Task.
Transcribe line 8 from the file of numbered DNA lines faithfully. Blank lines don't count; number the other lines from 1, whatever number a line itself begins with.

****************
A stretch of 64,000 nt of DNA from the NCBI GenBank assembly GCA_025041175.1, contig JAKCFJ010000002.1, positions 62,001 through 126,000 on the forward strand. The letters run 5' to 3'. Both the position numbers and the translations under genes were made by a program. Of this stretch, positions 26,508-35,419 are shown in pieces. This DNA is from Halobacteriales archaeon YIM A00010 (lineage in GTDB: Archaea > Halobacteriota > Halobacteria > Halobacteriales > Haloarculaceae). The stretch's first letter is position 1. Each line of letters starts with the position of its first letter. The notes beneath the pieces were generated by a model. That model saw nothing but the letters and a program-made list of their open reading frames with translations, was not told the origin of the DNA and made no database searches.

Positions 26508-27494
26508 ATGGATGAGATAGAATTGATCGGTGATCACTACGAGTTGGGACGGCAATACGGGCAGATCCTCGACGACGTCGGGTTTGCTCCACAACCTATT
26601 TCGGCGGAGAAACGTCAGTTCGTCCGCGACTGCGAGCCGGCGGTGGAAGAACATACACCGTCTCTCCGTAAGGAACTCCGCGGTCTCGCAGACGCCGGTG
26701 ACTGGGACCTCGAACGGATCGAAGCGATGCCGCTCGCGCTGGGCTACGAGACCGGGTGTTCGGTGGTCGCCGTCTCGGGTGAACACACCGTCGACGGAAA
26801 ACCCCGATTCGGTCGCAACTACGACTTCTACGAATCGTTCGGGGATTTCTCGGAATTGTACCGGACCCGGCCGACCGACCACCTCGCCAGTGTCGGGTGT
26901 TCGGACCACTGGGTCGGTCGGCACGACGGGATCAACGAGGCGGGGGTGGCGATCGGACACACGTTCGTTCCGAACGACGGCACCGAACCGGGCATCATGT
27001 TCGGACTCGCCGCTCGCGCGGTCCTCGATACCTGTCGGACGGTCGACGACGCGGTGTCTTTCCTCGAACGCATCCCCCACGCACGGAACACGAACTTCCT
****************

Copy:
27001 TCGGACTCGCCGCTCGCGCGGTCCTCGATACCTGTCGGACGGTCGACGACGCGGTGTCTTTCCTCGAACGCATCCCCCACGCACGGAACACGAACTTCCT